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Home ▸ Catalog ▸ |Greek Coins| ▸ |Geographic - All Periods| ▸ |Sicily| ▸ |Katane||View Options:  |  |  | 

Katana, Sicily

Catania, on the east coast of Sicily facing the Ionian Sea, has had a long and eventful history, having been founded in the 8th century B.C. As observed by Strabo, the location of Catania at the foot of Mount Etna has been both a curse and a blessing. On the one hand, violent outbursts of the volcano throughout history have destroyed large parts of the city, on the other hand the volcanic ashes yield fertile soil, especially suited for the growth of vines. Katane was captured by Dionysios of Syracuse in 403 B.C., who sold the population into slavery and resettled the city with Campanian mercenaries. The city submitted to Rome during the First Punic war.

Katane, Sicily, c. 415 - 404 B.C.

|Katane|, |Katane,| |Sicily,| |c.| |415| |-| |404| |B.C.||tetras|NEW
Katane was captured by Dionysios of Syracuse in 403 B.C., who sold the population into slavery and resettled the city with Campanian mercenaries. The city submitted to Rome during the First Punic war.
GI96877. Bronze tetras, Calciati III p. 91, 1; SNG ANS 1272; BMC Sicily p. 50, 51; HGC 2 607 (S); SNG Cop -; SNG Mun -, VF, nice green patina, attractive style, centered on a tight flan, light marks, scattered small pits, weight 1.668 g, maximum diameter 13.0 mm, die axis 270o, Katane (Catania, Sicily, Italy) mint, c. 415 - 404 B.C.; obverse AMENANOΣ (clockwise on left), young head of river-god Amenanos left, with horns and wavy hair; reverse winged thunderbolt, wings open, K-A flanking under wings, three small pellets around (two above wings, one right); scarce; $260.00 (€213.20)
 


Katane, Sicily, c. 405 - 402 B.C.

|Katane|, |Katane,| |Sicily,| |c.| |405| |-| |402| |B.C.||drachm|
The oldest, wisest and most drunken of the followers of Dionysus, Silenos was also one of the young god's tutors. He was usually so drunk that he had to be supported by satyrs or carried by a donkey. When intoxicated, Silenus was said to possess special knowledge and the power of prophecy. The Phrygian King Midas was eager to learn from Silenus and caught the old man by lacing a fountain from which Silenus often drank. Silenus shared with the king a pessimistic philosophy: That the best thing for a man is not to be born, and if already born, to die as soon as possible. An alternative story was that when lost and wandering in Phrygia, Silenus was rescued by peasants and taken to King Midas, who treated him kindly. In return for Midas' hospitality, Silenus told him some tales and Midas, enchanted by Silenus’ fictions, entertained him for five days and nights. Dionysus offered Midas a reward for his kindness towards Silenus, and Midas chose the power of turning everything he touched into gold.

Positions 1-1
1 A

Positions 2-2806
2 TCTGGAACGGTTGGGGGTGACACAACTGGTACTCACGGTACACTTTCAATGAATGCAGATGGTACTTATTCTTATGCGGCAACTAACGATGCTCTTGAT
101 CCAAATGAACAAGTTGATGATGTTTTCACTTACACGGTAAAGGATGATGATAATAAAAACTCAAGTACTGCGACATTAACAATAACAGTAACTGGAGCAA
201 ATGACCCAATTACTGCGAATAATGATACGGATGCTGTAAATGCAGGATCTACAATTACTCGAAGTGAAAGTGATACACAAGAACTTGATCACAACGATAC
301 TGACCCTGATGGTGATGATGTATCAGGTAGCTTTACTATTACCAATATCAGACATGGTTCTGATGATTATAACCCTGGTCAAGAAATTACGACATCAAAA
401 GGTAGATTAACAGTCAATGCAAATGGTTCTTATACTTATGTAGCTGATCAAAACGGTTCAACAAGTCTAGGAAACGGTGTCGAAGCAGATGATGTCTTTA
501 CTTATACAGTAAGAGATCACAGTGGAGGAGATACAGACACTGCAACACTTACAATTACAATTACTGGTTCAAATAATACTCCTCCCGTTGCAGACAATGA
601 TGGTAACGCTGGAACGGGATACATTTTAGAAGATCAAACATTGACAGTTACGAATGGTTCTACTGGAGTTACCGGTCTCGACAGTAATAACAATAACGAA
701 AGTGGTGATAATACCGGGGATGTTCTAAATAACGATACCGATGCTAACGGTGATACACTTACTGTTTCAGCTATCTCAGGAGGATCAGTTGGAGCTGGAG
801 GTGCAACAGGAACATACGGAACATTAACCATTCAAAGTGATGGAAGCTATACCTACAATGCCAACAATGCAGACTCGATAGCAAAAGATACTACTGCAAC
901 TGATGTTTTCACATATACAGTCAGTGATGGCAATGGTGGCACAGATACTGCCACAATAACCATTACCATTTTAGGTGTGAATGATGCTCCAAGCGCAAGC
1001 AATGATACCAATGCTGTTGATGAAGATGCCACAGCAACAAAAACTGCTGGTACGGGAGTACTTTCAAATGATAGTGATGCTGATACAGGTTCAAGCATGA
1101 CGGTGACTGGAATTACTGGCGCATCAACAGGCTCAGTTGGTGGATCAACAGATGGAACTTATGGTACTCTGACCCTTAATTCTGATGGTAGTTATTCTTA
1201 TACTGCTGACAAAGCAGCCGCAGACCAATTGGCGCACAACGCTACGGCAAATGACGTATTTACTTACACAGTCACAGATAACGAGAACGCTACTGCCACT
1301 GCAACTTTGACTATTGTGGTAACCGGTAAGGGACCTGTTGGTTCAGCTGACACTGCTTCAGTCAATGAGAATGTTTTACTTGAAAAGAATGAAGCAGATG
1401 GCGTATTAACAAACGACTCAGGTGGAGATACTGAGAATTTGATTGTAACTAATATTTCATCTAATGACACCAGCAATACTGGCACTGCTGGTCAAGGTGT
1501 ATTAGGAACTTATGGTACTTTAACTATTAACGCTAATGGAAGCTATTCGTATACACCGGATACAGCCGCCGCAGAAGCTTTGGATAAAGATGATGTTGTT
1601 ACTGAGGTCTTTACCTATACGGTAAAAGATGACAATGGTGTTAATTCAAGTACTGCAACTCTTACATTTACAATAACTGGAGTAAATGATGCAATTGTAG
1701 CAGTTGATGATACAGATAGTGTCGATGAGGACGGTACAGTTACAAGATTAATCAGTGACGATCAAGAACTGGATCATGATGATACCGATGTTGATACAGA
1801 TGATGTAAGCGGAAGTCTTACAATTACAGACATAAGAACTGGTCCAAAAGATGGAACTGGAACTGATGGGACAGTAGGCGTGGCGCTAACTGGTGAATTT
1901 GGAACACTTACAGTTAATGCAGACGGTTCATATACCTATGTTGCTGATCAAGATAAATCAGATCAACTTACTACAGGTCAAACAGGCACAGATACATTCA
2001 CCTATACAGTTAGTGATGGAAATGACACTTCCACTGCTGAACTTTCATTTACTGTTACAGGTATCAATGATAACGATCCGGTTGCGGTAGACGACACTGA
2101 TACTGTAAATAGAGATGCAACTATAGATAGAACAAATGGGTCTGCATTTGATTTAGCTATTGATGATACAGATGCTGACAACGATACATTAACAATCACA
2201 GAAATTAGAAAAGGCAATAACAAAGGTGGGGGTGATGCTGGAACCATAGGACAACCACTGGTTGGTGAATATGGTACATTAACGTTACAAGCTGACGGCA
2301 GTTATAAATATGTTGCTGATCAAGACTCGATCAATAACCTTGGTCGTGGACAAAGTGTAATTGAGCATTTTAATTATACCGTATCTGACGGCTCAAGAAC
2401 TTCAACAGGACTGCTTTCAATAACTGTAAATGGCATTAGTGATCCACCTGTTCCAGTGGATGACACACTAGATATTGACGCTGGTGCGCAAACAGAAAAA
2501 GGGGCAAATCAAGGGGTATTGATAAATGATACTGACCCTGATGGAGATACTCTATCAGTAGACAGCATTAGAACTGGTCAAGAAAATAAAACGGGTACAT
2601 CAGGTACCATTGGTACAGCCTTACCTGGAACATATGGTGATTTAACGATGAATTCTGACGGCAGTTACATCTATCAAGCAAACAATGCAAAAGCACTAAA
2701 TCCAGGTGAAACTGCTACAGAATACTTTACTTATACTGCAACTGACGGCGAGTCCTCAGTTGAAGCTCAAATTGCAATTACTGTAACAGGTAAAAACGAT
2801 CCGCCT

GI84579. Silver drachm, Jameson 554 (dies); SNG ANS III 1262; Mirone 103; BMC Sicily p. 49, 43; HGC 2 579 (R2); SNG Cop -, VF, extraordinary style from the period of finest art, high relief obverse, die wear, flan flaw (some restoration?) on the reverse, weight 3.753 g, maximum diameter 16.0 mm, die axis 0o, Katane mint, c. 405 - 402 B.C.; obverse facing head of Silenos, bald, bearded, donkey ears; reverse KATANAIΩN, head of Apollo left wearing taenia, olive leaf and berry behind, all within a shallow circular incuse; ex Gorny & Mosch auction 224 (13 Oct 2014), lot 54; rare; SOLD


Katane, Sicily, c. 461 - 445 B.C.

|Katane|, |Katane,| |Sicily,| |c.| |461| |-| |445| |B.C.||litra|
The oldest, wisest and most drunken of the followers of Dionysus, Silenos was also one of the young god's tutors. He was usually so drunk that he had to be supported by satyrs or carried by a donkey. When intoxicated, Silenus was said to possess special knowledge and the power of prophecy. The Phrygian King Midas was eager to learn from Silenus and caught the old man by lacing a fountain from which Silenus often drank. Silenus shared with the king a pessimistic philosophy: That the best thing for a man is not to be born, and if already born, to die as soon as possible. An alternative story was that when lost and wandering in Phrygia, Silenus was rescued by peasants and taken to King Midas, who treated him kindly. In return for Midas' hospitality, Silenus told him some tales and Midas, enchanted by Silenus’ fictions, entertained him for five days and nights. Dionysus offered Midas a reward for his kindness towards Silenus, and Midas chose the power of turning everything he touched into gold.
SH41259. Silver litra, Boehringer, Kataneische, series I, Li 2; SNG Munchen 442; SNG Tüb 590; SNG Cop 182, SNG ANS 5 Appendix 1317; HGC 2 587 (S), VF, toned, weight 0.804 g, maximum diameter 11.6 mm, Katane (Catania, Sicily, Italy) mint, c. 461 - 445 B.C.; obverse horned, balding, and bearded head of Silenos left; reverse KATANE, winged thunderbolt, flanked by small round shields; ex Hesperia Art XII, 3, Oct 1961 ($160); from the Dr. J. Hewitt Judd Collection (author of United States Pattern Coins Experimental & Trial Pieces); SOLD










REFERENCES|

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